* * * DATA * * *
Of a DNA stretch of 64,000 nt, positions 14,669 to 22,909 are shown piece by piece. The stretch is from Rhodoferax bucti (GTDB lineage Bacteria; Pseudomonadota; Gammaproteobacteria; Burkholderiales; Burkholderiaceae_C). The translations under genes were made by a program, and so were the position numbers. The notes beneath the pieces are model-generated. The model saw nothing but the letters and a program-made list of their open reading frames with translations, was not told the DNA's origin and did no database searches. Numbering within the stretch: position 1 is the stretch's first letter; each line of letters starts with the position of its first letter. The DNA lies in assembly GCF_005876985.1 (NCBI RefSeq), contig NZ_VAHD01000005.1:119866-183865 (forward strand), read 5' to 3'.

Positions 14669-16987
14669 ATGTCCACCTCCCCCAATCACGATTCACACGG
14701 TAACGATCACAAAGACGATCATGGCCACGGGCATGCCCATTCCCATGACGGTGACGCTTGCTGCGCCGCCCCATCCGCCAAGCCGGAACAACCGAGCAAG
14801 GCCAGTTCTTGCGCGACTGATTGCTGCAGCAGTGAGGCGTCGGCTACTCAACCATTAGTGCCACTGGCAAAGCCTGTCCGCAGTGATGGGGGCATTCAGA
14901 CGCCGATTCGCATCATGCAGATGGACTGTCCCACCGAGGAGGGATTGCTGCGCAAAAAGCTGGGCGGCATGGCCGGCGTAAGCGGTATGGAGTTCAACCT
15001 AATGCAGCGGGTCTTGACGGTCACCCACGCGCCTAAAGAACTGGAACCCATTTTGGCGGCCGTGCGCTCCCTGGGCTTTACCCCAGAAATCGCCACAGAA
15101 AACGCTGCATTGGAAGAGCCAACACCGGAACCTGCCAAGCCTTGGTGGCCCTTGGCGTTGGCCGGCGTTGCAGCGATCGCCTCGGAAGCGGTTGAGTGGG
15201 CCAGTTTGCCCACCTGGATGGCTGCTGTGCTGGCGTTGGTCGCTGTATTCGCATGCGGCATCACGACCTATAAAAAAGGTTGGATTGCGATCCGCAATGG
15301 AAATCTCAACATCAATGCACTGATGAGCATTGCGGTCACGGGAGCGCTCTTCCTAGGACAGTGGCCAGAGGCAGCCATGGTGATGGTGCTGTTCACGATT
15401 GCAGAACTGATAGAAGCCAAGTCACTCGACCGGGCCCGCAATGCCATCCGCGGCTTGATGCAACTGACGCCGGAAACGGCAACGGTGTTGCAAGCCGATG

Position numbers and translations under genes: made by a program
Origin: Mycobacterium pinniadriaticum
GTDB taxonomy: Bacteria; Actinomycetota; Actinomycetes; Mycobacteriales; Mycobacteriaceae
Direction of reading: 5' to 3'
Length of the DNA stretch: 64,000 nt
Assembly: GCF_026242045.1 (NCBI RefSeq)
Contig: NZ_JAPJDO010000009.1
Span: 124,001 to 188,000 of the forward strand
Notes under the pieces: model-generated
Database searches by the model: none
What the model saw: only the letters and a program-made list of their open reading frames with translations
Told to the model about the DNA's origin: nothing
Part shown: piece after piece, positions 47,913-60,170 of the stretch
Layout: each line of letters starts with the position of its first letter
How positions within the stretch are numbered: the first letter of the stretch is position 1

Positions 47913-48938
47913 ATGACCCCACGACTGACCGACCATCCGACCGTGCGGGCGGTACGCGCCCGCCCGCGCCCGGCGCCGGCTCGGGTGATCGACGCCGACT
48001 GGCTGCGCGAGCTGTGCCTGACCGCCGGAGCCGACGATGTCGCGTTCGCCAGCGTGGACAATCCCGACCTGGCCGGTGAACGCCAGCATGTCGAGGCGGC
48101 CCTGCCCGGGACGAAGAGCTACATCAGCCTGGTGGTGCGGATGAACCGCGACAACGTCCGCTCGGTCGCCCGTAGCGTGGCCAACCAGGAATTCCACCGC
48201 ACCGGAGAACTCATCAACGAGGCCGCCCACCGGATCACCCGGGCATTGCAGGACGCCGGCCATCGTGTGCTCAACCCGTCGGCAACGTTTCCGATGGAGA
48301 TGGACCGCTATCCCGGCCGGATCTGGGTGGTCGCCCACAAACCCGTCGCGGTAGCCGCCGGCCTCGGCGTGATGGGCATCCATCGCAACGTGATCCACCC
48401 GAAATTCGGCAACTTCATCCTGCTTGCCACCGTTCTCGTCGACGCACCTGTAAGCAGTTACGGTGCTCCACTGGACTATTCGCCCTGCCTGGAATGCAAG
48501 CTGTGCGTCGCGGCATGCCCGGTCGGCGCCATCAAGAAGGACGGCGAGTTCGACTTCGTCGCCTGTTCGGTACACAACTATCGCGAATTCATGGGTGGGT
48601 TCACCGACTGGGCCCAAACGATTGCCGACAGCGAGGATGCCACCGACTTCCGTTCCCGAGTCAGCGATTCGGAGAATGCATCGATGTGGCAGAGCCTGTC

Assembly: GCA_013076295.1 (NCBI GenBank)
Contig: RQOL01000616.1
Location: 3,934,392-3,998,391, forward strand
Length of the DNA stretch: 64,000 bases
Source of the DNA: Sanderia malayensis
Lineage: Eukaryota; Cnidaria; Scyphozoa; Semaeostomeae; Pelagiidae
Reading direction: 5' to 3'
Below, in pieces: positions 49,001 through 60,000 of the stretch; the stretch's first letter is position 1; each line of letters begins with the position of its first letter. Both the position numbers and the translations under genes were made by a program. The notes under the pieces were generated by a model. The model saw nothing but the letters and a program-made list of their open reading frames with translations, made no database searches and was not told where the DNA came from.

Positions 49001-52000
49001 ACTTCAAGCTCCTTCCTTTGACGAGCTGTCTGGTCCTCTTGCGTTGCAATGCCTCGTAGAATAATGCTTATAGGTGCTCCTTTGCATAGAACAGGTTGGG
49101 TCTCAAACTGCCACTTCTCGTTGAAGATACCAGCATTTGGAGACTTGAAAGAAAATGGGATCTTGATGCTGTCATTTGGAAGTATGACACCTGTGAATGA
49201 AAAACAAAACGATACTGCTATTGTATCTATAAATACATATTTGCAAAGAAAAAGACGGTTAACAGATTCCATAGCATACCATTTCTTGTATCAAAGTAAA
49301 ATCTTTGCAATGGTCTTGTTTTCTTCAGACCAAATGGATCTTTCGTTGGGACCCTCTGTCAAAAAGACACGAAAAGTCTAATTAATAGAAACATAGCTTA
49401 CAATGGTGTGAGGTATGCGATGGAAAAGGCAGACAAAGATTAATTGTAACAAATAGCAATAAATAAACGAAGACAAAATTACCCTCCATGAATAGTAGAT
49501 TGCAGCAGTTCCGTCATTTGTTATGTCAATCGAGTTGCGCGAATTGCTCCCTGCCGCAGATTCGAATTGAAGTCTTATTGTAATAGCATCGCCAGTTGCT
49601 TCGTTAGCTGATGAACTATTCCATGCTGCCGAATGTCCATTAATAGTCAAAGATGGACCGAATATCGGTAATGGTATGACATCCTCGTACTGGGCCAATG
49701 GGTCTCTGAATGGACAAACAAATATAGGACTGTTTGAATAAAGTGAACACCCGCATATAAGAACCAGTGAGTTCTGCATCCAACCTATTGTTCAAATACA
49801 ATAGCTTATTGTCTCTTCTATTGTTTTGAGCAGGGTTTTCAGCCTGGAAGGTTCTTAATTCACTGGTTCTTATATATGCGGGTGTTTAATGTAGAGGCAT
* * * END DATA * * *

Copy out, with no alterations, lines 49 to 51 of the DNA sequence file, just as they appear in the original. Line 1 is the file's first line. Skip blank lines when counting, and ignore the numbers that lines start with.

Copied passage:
49401 CAATGGTGTGAGGTATGCGATGGAAAAGGCAGACAAAGATTAATTGTAACAAATAGCAATAAATAAACGAAGACAAAATTACCCTCCATGAATAGTAGAT
49501 TGCAGCAGTTCCGTCATTTGTTATGTCAATCGAGTTGCGCGAATTGCTCCCTGCCGCAGATTCGAATTGAAGTCTTATTGTAATAGCATCGCCAGTTGCT
49601 TCGTTAGCTGATGAACTATTCCATGCTGCCGAATGTCCATTAATAGTCAAAGATGGACCGAATATCGGTAATGGTATGACATCCTCGTACTGGGCCAATG